SA Elections – A historic shift to the middle

21 June 2024

JP Landman

Image: JP Landman - Political Analyst

First, some things that did not happen during this election season are as important as those that did.

What did not happen?

  • We did not see the violence and disruption that so many people predicted. It could still happen of course. We heard on Saturday that extra police units have been deployed to KwaZulu-Natal (KZN). So far, however, we have seen much less than the general expectation. This year, to date, 11 people have been killed in political assassinations in South Africa, mainly in KZN. It is 11 too many, and we're only half-year, but still a marked decline from the 30 political murders in 2023 and the 41 in 2022.
  • There was no disruption on election day, nor after the results were announced. There were threats and demands but nothing happened. Most people in the country, including the Zulu King, expressed the view that the elections were free and fair despite the acknowledged glitches. MK cried foul, but they did not produce any evidence. The Constitutional Court duly sent them away empty-handed when they tried to interdict the first sitting of the new Parliament.
  • The ANC did not cling to power and refuse to accept the result. The importance of this fact cannot be overemphasised. It was a seminal moment. For 30 years people have said the real test for our democracy would be when the ANC lost power. Well, it did lose power and almost seamlessly moved to a new dispensation within 2 weeks.
  • It was widely predicted that Cyril Ramaphosa would be kicked out as ANC leader if the party’s support plunged to 40%. That did not happen. He has been duly re-elected.
  • Load-shedding did not resume the day after the election. It probably will return to some degree, but let’s give credit where it is due. We have had 80 days without load-shedding, and excessive amounts of diesel were not burnt. On the contrary.
  • The polls were not wrong. No one got the final numbers absolutely correct, but the big moves and shifts were clearly predicted. Likewise, most of the post-election projections of the final results were very accurate. As citizens we can be proud that we have developed the capacity in the country to run world-class polls and post-election projections.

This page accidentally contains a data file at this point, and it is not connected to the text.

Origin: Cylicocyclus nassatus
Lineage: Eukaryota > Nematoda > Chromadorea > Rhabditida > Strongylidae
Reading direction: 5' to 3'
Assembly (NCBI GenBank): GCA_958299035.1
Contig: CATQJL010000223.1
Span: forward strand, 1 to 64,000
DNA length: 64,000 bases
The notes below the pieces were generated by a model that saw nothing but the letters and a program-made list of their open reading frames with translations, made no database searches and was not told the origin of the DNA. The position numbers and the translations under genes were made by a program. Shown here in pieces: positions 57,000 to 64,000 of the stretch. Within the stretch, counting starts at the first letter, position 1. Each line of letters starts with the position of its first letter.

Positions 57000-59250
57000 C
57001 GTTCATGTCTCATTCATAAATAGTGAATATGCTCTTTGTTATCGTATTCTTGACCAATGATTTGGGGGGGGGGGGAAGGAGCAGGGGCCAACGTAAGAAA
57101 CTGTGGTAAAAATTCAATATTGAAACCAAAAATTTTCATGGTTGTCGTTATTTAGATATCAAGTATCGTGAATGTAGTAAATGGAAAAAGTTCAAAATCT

Make of these what you will, but for me, these non-happenings illustrate 2 things: there is more moderation in the country than extremism, and more capacity than we sometimes allow for.

Where we are now

More than a year ago, in May 2023, I wrote a note arguing for a ‘grand coalition’ between the ANC and the DA. I framed it as a coalition of parties of the democratic centre who can agree on basic values and an approach to government.

In August 2023, I wrote a follow-up note pointing out the developments in our body politic that seemed to be pushing us closer to a coalition. Well, we are there now. The election has brought us firmly to coalition territory.

Coalition territory

The ANC finessed this one, in my opinion, quite cleverly. The party achieved 2 things by introducing the idea of a government of national unity rather than a coalition. Firstly, they shifted the attention away from a binary choice.

between the EFF/MK and the DA. Secondly, by emphasising common values – particularly the constitution and the rule of law – the process isolated the EFF and MK. This happened even in KZN, where the MK party got 45% of the votes.

The EFF and MK now stand on the outside, while there is a pretty tight coalition agreement between the ANC, DA, IFP and some smaller parties.

Thank the electoral system

Our founding fathers and mothers bequeathed us a proportional electoral system in 1994. For the first 30 years, the ANC got more than 50% of the votes in national elections. This is unusual in a proportional or party list system, and it is unlikely that we will soon see that again.

We surveyed countries around the world with proportional or party list systems. We identified 87 such countries. Two-thirds of them, 55 out of 87, have coalition governments. Only in a third of these countries could a single party garner a majority of 50% plus 1.

The reason is simple. In a proportional system, each vote counts exactly the same. Whether you vote in Mpumalanga or the Northern Cape, in a city or a deep rural area, your vote counts exactly the same. All those dispersed votes are added together, enabling a dispersed group of like-minded people to get a representative into parliament. It makes for a more representative parliament, one that cannot be easily dominated by a single big party.

This is very different from a constituency-based system, where members are elected by the majority in every constituency. That can easily lead to a situation where a minority of votes translate into a majority in parliament. In 1948, the National Party in South Africa got a minority of votes, but a majority of parliamentary seats. That paved the way for more apartheid legislation. This also happened in the UK in 2019, when the Tories got about 45% of the votes, but 55% of the members of parliament. The majority then pushed Brexit through.

South Africa in 2024 is firmly in coalition territory thanks to the voters and our proportional system. Be careful to tinker with it.

Can a national coalition be different from local government ones?

South Africa has had terrible experiences with coalitions at local government. How then will this national coalition be different?

What we've learned at the local government level is that one cannot have a successful coalition if the focus is on the who and not on the how. Who gets the job, who is the mayor, who is the speaker … rather than how are we going to do the job? Who rather than how did not work well for us in local government.